The ILLUSION Dress Shirt

This is what became of the dress shirt I cannibalized, about which I wrote the last week. It was one of my funner design dress shirts rather one of the more regal looking ones you’ll see after this, but I still like it a lot.

This dress shirt came from one of many crazy ideas I had while out on a run. I was brainstorming vertical cuts to a dress shirt when I strayed from straight lines and curves to something with a bit more razzle dazzle. That brought me to the famous optical illusion of two faces on the side and a glass in the middle and this design. I wanted more than just black and white, even though the black and white would have made the images a lot clearer. I wanted the illusion to be as subtle as the pieces that made it up, but at the same time carrying punch so that if someone did recognize it, s/he could confirm it immediately. That was why I went with the black razzle dazzle fabric rather than just a straight black or black tone on tone (jacquard) print.

The faces were a little crazy to put on, as you can probably imagine, with the curved edges. I could not just turn the edge under, or zig zag stitch, or even blanket stitch, the edge and leave it clean. So I used double fold bias tape, the quarter inch width, to sew over the edge to keep it from fraying. I stopped and broke the tape at where the upper and lower lips met, being a corner rather than a curve. I tacked it there with a bunch of tight zig zag stitches that were almost embroidery in tightness (2 mm wide x 1.2 mm long). Then I put the faces to the fabric with another stitch over the tape so there are two stitches on that quarter inch width tape. Patience is definitely key here, especially if you have to do 4 edges and 4 bindings!

I used a really light polyester for the white for contrast, but it was so lacking stiffness I had to put some interfacing on underneath for the shirt to hold up right. You see, the faces were extra layers heavier than the white. They were like weights that drooped in a bit and pushed out excess white in the back to leave me with a sort of wave bump along my spine. It made the rest of the garment fit well like hell, though!

I also added a collar stain guard. You know that collar insides get stained from sweat and/or skin dust flakes due to the skin of your neck rubbing against the collar. It’s worse if you have less than white skin like I do, because my skin pigments that rub off are brown. To remedy that staining problem, I sewed in a piece of spandex white on the underside, but had it turned out so if anyone could see inside my collar, they’d see the white. On the other side was a red, white and green print that I didn’t mind getting stained. I sewed it between the serged collar seam and the collar inside itself, at the base of the collar, that I would have sewn to help the collar stand better. If the collar stain guard got dirty enough over the years, I could always rip out that binding seam and put another collar stain guard in place. Saves a lot of money and grief looking at a shirt that constantly bore stains.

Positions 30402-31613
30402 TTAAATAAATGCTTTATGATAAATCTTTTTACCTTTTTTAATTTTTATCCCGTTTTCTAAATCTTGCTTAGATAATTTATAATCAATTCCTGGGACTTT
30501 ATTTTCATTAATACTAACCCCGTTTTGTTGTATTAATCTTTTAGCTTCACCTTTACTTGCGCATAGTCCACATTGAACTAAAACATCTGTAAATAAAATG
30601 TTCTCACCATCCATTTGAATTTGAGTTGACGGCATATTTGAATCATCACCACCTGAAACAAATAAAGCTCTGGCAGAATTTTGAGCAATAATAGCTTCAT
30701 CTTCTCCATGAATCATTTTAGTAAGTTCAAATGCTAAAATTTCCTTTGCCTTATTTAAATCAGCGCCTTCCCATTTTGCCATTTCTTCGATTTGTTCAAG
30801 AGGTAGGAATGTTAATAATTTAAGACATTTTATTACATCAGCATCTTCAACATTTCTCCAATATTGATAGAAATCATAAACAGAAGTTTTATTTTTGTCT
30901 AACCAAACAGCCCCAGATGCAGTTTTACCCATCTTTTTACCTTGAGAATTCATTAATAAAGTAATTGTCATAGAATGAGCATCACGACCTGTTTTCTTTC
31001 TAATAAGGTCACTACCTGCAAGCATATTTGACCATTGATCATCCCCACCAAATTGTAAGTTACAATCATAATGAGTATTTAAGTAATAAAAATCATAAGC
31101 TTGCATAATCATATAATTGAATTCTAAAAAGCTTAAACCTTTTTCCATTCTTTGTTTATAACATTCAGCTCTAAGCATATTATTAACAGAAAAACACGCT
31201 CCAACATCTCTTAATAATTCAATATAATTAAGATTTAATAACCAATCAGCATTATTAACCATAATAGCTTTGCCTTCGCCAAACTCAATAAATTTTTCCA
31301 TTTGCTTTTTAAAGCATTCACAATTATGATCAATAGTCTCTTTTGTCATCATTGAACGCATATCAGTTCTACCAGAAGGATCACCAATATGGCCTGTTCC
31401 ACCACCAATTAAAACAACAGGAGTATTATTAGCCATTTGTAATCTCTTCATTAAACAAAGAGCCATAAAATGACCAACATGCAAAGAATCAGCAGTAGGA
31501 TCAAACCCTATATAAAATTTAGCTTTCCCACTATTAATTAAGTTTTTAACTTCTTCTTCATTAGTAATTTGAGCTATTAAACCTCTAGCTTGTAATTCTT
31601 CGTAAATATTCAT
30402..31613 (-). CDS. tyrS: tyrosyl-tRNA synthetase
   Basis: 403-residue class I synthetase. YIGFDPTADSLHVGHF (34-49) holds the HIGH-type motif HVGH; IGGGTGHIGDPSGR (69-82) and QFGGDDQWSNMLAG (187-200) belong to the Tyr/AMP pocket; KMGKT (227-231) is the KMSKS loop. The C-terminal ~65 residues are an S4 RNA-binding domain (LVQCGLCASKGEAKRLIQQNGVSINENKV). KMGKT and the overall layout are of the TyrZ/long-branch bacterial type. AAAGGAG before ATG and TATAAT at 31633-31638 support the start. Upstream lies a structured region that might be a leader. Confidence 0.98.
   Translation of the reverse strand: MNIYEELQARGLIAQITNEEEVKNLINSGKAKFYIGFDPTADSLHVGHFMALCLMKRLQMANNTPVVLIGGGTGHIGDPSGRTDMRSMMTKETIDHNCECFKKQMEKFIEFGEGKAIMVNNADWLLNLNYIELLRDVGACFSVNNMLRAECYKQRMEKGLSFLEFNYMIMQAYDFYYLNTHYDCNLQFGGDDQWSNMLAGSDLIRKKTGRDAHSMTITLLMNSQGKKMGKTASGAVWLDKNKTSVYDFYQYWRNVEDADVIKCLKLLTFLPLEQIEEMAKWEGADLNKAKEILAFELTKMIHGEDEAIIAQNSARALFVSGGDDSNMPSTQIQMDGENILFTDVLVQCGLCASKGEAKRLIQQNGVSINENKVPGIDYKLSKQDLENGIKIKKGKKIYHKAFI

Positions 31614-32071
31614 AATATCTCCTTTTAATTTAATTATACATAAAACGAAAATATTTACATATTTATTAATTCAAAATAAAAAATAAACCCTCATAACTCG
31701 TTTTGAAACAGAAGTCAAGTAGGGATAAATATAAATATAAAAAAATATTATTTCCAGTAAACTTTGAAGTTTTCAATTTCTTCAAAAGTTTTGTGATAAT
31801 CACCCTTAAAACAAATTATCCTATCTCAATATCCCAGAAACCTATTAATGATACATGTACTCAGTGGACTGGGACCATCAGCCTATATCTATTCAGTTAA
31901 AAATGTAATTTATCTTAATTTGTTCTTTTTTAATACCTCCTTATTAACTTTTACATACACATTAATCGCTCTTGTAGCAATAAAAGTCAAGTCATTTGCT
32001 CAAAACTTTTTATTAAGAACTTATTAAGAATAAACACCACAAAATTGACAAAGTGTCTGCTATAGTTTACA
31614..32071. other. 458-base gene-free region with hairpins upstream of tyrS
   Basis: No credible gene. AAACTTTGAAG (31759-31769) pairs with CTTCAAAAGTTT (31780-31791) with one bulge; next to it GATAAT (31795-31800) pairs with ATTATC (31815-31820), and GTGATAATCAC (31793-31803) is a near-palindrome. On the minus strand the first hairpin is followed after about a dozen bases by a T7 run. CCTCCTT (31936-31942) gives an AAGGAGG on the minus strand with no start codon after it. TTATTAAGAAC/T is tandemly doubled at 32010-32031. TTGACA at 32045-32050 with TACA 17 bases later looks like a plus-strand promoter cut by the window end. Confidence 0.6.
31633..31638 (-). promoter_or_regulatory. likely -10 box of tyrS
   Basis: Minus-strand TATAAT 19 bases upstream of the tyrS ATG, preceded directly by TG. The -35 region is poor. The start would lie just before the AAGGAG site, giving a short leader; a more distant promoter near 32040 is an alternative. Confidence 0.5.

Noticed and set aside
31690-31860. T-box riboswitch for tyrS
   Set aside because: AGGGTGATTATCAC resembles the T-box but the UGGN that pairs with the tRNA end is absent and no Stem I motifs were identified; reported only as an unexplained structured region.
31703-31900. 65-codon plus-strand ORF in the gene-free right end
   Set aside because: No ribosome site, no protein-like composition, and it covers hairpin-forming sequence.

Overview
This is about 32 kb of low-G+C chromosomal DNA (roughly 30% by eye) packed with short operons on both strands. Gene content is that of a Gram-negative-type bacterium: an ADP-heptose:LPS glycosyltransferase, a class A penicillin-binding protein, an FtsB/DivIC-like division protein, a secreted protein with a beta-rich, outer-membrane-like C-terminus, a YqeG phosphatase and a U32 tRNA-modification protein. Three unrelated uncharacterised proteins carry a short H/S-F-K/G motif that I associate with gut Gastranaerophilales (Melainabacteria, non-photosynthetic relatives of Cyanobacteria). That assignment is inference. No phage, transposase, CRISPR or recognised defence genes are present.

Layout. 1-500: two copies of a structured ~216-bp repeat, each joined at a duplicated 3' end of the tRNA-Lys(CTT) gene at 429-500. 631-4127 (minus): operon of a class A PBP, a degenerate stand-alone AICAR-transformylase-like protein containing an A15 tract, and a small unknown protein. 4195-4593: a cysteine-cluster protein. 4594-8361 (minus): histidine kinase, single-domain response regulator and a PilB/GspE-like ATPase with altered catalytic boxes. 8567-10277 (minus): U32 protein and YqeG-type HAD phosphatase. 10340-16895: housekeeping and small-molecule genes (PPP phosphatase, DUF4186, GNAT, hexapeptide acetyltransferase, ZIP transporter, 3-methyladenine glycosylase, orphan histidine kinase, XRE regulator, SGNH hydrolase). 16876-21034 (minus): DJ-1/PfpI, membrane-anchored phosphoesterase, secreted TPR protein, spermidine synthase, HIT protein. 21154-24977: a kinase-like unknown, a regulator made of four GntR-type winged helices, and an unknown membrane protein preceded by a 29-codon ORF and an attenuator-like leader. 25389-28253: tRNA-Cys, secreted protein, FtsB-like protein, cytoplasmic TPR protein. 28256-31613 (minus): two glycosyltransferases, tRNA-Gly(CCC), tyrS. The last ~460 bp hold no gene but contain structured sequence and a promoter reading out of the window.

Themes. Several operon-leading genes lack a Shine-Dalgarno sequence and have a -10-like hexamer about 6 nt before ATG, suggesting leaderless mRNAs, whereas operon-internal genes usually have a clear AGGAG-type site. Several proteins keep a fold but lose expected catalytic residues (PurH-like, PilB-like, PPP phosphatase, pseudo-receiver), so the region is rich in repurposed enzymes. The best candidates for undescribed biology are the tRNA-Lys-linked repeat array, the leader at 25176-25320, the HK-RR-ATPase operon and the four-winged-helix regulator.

The rest of the shirt is another pattern refinement step to getting the dress shirt I desired. Cuffs and neck fitted better than the cannibalized one, but could still use a little improvement. And after a little wear, I realized I had to go back to put on a blanket stitch to that bias tape trim of the faces, and the faces themselves, to help it be a bit more durable. I feel a redo is in store later. For now, I’ll just score it.



1.   High contrast 10
2.   Non-generic colours 3
3.   Interesting colour combinations 3
4.   Tone or big bold prints 10
5.   Symbolism 10
6.   Good fit 5
7.   Asymmetry 2
8.   Creative cuts 10
9.   Practical wear and care 7
10. Memorable look 10
  1. Deep black and stark white, with some neon colours on the black is about as contrasty as things get.
  2. The neon colours do count for something.
  3. Ditto for point 2.
  4. The whole thing is a bold print!
  5. Illusions, faces, glass, very recognizable, what more could one want?
  6. Not bad, but not great, either.
  7. The pattern scatter things a big, but it’s pretty much symmetric.
  8. How many faces have you seen used as a cut? It’s technically applique, but works as if they were two pieces joined at the face and background seam line.
  9. The blanket stitch put on after initial sewing meant it wasn’t super durable, but should be reasonably good now. The redo will definitely get a few more points here.
  10. If you recognized what was on this shirt, I don’t think you’d forget it any time soon. Someone may have to ask you to recall it to remember it, rather than you recalling and telling others, but you’d probably remember.

Please click here to read more of my fashion writings and garment making.


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